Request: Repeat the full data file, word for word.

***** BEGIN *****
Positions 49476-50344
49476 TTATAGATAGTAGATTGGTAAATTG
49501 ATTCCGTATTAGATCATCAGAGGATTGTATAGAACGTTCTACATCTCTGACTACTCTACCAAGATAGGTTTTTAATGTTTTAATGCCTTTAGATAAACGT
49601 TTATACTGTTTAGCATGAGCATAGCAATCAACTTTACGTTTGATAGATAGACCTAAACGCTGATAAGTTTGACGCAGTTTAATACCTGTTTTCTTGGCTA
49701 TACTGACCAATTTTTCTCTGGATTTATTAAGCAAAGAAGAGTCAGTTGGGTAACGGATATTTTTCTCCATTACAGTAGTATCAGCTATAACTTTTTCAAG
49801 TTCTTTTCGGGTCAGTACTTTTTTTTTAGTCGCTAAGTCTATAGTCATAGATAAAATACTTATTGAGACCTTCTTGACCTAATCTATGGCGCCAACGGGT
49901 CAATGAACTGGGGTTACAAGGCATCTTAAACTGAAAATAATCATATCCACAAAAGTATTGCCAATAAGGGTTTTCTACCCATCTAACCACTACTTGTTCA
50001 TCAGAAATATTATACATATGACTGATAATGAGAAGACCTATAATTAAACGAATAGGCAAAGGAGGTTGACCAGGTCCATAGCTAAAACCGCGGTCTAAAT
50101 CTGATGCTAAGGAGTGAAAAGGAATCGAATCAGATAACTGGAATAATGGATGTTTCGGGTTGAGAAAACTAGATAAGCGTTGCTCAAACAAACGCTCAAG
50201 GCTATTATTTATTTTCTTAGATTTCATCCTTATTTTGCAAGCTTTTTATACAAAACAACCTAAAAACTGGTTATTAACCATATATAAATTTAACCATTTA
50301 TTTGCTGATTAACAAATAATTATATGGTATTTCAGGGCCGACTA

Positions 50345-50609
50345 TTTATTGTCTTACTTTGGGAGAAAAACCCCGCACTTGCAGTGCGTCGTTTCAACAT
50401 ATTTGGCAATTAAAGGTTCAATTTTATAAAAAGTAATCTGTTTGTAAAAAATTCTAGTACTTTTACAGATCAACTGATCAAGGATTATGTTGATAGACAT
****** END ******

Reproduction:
Positions 49476-50344
49476 TTATAGATAGTAGATTGGTAAATTG
49501 ATTCCGTATTAGATCATCAGAGGATTGTATAGAACGTTCTACATCTCTGACTACTCTACCAAGATAGGTTTTTAATGTTTTAATGCCTTTAGATAAACGT
49601 TTATACTGTTTAGCATGAGCATAGCAATCAACTTTACGTTTGATAGATAGACCTAAACGCTGATAAGTTTGACGCAGTTTAATACCTGTTTTCTTGGCTA
49701 TACTGACCAATTTTTCTCTGGATTTATTAAGCAAAGAAGAGTCAGTTGGGTAACGGATATTTTTCTCCATTACAGTAGTATCAGCTATAACTTTTTCAAG
49801 TTCTTTTCGGGTCAGTACTTTTTTTTTAGTCGCTAAGTCTATAGTCATAGATAAAATACTTATTGAGACCTTCTTGACCTAATCTATGGCGCCAACGGGT
49901 CAATGAACTGGGGTTACAAGGCATCTTAAACTGAAAATAATCATATCCACAAAAGTATTGCCAATAAGGGTTTTCTACCCATCTAACCACTACTTGTTCA
50001 TCAGAAATATTATACATATGACTGATAATGAGAAGACCTATAATTAAACGAATAGGCAAAGGAGGTTGACCAGGTCCATAGCTAAAACCGCGGTCTAAAT
50101 CTGATGCTAAGGAGTGAAAAGGAATCGAATCAGATAACTGGAATAATGGATGTTTCGGGTTGAGAAAACTAGATAAGCGTTGCTCAAACAAACGCTCAAG
50201 GCTATTATTTATTTTCTTAGATTTCATCCTTATTTTGCAAGCTTTTTATACAAAACAACCTAAAAACTGGTTATTAACCATATATAAATTTAACCATTTA
50301 TTTGCTGATTAACAAATAATTATATGGTATTTCAGGGCCGACTA

Positions 50345-50609
50345 TTTATTGTCTTACTTTGGGAGAAAAACCCCGCACTTGCAGTGCGTCGTTTCAACAT
50401 ATTTGGCAATTAAAGGTTCAATTTTATAAAAAGTAATCTGTTTGTAAAAAATTCTAGTACTTTTACAGATCAACTGATCAAGGATTATGTTGATAGACAT